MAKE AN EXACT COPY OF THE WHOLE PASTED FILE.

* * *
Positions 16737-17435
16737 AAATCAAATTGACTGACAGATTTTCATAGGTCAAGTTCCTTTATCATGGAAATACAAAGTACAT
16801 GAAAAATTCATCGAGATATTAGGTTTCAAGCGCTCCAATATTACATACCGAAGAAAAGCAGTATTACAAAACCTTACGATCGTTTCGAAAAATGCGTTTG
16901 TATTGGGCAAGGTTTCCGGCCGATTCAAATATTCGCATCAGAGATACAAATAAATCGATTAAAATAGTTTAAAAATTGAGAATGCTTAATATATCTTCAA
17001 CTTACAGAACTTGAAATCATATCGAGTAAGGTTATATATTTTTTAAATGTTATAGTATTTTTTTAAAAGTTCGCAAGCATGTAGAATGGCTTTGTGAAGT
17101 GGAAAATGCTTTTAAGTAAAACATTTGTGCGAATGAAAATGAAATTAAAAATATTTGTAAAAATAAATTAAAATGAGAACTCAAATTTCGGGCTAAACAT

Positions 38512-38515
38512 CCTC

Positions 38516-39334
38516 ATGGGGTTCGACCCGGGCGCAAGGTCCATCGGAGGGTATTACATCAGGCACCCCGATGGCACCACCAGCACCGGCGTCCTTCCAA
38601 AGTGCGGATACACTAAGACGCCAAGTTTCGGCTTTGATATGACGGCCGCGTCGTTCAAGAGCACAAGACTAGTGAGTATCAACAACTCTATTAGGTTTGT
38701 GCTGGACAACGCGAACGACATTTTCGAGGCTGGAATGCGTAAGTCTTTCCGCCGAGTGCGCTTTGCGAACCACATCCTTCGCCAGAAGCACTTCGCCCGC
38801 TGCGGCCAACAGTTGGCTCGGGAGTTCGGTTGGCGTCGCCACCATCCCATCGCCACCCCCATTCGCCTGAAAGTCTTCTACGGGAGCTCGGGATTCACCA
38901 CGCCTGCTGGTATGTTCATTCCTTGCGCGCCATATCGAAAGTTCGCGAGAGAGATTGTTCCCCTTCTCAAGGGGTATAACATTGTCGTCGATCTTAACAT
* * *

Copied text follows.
Positions 16737-17435
16737 AAATCAAATTGACTGACAGATTTTCATAGGTCAAGTTCCTTTATCATGGAAATACAAAGTACAT
16801 GAAAAATTCATCGAGATATTAGGTTTCAAGCGCTCCAATATTACATACCGAAGAAAAGCAGTATTACAAAACCTTACGATCGTTTCGAAAAATGCGTTTG
16901 TATTGGGCAAGGTTTCCGGCCGATTCAAATATTCGCATCAGAGATACAAATAAATCGATTAAAATAGTTTAAAAATTGAGAATGCTTAATATATCTTCAA
17001 CTTACAGAACTTGAAATCATATCGAGTAAGGTTATATATTTTTTAAATGTTATAGTATTTTTTTAAAAGTTCGCAAGCATGTAGAATGGCTTTGTGAAGT
17101 GGAAAATGCTTTTAAGTAAAACATTTGTGCGAATGAAAATGAAATTAAAAATATTTGTAAAAATAAATTAAAATGAGAACTCAAATTTCGGGCTAAACAT

Positions 38512-38515
38512 CCTC

Positions 38516-39334
38516 ATGGGGTTCGACCCGGGCGCAAGGTCCATCGGAGGGTATTACATCAGGCACCCCGATGGCACCACCAGCACCGGCGTCCTTCCAA
38601 AGTGCGGATACACTAAGACGCCAAGTTTCGGCTTTGATATGACGGCCGCGTCGTTCAAGAGCACAAGACTAGTGAGTATCAACAACTCTATTAGGTTTGT
38701 GCTGGACAACGCGAACGACATTTTCGAGGCTGGAATGCGTAAGTCTTTCCGCCGAGTGCGCTTTGCGAACCACATCCTTCGCCAGAAGCACTTCGCCCGC
38801 TGCGGCCAACAGTTGGCTCGGGAGTTCGGTTGGCGTCGCCACCATCCCATCGCCACCCCCATTCGCCTGAAAGTCTTCTACGGGAGCTCGGGATTCACCA
38901 CGCCTGCTGGTATGTTCATTCCTTGCGCGCCATATCGAAAGTTCGCGAGAGAGATTGTTCCCCTTCTCAAGGGGTATAACATTGTCGTCGATCTTAACAT